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  1. Very well said there. What RL needs to overcome it's problems and the other obstacles to its growth in the UK and elsewhere is precisely what you described there re Toronto, in 10 or 12 cities in a spread of 5 or 6 countries all at once via a brand new league set up on that basis.
  2. Remembering how he screwed up Catalans' previous TV contract with BeIN Sport, was he ever?
  3. Decades of experience with the North American franchise model in at least five sports has proven that is the right way to run top level pro sports. It's the one model which makes investment in top level major league pro sports franchises consistently profitable for their owners, very profitable in fact.
  4. There isn't a league set up here because as far as we know no one has come up with a plan for such a league and then found backers for it. "Rugby" of any kind being almost an unknown sport over here and RL even less well known, realistically that wouldn't be feasible without it having a transatlantic element so it would stand out from the established leagues.
  5. No they wouldn't, North American leagues don't operate in that small time way. Teams in Europe would either join as full members with the same rights as current members, or not at all. If they joined they would pay a hefty fee for their franchise and benefit from an expansion draft to help them stock their roster.
  6. So you mean to say that the other guy who was so impressed with the NRL didn't even understand it's a different game from RU????
  7. That's very unlikely for the simple reason that the vast majority of Brazilians only speak Portuguese, because it's the only language they ever need in life.
  8. Having seen more than a few gaffs made by Google translate online I wouldn't want to trust a device.
  9. You've oversimplified matters there. Apart from the west part of the island of Montréal, the eastern townships and few other places here and there Québec is entirely French-speaking. Les Promeades Gatineau is a big shopping mall just a short drive across the Ottawa River not even 10 km from Parliament Hill where you'll barely hear a word of English spoken. I well remember how surprised I was by that even though I shouldn't have been having lived in the Moncton area before moving to Ottawa almost 30 years ago now. To say that "everywhere else is English" is wrong. I can still recall to this day when it dawned on me a month or two after moving to the Moncton area that a conversation in an adjacent office cubicle which I could hear was in French rather than English. Among the Francophone colleagues with whom I worked in Ottawa was a Franco-Ontarian from a town a bit east of Ottawa whose English had a noticeable French accent; from him I learned to appreciate the amazing beers from Unibroue like la Fin du Monde and la Maudite, man they pack a punch. Years earlier in southern Ontario I worked with another Franco-Ontarian from Oshawa (just east of Toronto) whose husband was a Franco-Ontarian from Sudbury in northern Ontario and when they met he didn't speak a word of English so they communicated in French at first. So albeit below the radar of most anglophones in Canada, French is definitely more prevalent than is commonly thought. That said, whether a Francophone coach and some Francophone players can get Canadian Francophones in the Ottawa-Gatineau region interested in a team playing in an English league against a bunch of teams from England remains to be seen.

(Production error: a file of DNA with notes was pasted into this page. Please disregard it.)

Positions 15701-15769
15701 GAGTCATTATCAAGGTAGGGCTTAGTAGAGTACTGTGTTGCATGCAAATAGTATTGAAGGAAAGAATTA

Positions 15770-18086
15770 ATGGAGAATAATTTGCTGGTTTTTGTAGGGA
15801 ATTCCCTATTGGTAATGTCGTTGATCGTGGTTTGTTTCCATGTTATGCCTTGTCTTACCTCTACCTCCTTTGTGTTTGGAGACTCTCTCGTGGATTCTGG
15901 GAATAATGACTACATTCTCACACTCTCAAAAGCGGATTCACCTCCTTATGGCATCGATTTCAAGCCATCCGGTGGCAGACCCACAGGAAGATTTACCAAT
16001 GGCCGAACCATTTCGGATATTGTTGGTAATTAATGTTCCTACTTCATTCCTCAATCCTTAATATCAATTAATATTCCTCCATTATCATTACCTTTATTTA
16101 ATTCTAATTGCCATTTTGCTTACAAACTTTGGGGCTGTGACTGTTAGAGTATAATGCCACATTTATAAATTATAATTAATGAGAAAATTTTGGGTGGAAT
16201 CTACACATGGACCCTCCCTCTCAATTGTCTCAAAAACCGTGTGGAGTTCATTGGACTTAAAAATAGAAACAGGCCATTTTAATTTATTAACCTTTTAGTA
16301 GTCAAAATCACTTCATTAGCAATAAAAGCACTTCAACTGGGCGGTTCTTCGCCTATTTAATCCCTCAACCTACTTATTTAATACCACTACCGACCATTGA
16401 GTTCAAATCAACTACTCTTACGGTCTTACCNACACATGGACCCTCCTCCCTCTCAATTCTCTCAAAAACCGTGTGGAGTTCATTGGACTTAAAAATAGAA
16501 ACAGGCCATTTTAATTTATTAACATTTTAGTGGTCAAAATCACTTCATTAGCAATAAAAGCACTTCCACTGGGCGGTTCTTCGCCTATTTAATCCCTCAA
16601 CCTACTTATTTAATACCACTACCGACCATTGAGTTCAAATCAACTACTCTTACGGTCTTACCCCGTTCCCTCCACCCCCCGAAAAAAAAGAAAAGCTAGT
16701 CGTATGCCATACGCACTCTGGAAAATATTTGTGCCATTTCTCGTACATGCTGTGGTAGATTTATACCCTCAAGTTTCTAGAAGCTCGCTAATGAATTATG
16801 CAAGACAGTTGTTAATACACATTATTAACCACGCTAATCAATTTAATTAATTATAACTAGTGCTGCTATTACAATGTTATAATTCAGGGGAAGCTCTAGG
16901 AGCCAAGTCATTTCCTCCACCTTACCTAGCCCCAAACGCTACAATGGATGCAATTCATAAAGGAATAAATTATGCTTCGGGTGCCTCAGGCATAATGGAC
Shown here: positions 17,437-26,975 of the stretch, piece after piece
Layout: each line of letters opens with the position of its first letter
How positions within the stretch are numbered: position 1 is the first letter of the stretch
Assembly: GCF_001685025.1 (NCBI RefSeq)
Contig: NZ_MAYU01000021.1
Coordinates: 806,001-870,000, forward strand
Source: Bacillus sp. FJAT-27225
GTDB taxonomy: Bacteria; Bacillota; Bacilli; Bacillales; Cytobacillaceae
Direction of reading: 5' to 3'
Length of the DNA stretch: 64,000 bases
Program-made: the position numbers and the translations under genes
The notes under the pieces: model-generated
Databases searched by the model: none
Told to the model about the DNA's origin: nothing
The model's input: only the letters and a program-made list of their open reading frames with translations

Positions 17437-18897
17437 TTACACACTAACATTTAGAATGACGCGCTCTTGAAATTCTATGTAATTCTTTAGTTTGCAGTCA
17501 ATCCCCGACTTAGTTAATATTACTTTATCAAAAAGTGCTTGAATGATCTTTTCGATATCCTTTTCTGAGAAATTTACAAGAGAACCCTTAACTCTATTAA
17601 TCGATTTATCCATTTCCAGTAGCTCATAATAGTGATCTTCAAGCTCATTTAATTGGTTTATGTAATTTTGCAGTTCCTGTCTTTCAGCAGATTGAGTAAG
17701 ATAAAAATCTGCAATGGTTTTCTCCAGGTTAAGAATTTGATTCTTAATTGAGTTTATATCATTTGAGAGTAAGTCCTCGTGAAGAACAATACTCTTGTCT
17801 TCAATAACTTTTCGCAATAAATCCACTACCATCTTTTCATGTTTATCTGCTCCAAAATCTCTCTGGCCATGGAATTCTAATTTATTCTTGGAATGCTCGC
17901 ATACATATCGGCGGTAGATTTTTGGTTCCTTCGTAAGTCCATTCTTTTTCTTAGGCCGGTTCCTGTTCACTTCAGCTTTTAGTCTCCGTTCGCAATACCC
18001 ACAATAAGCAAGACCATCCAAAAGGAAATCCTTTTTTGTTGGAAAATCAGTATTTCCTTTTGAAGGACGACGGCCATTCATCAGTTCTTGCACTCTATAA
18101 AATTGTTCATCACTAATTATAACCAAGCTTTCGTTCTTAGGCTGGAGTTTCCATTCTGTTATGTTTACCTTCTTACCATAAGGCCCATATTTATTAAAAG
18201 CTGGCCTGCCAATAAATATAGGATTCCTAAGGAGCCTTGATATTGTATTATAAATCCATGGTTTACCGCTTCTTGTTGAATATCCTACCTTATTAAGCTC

10. What makes you assume that the only potential new Sky TV subscribers who'd tune in if London is in SL are the Broncos' existing fans?
  11. It isn't really though, one can always paste/type it into Google Translate and listen to it pronounced natively. What I heard was basically what I thought when I read the name.
  12. It's not just a British phenomenon either. I had the same thought myself last year hearing anglophone news commentators mangling Bloc Québécois leader Yves-François Blanchet's name during the federal election here last year. Their jobs involve covering a good few francophone politicians yet they're too lazy and unprofessional to learn how to pronounce their names!
  13. That's why a second on-field official on the offensive side of play is needed. Make that the official (maybe call him an umpire to differentiate his role) the only judge of forward passes and knock-forwards.
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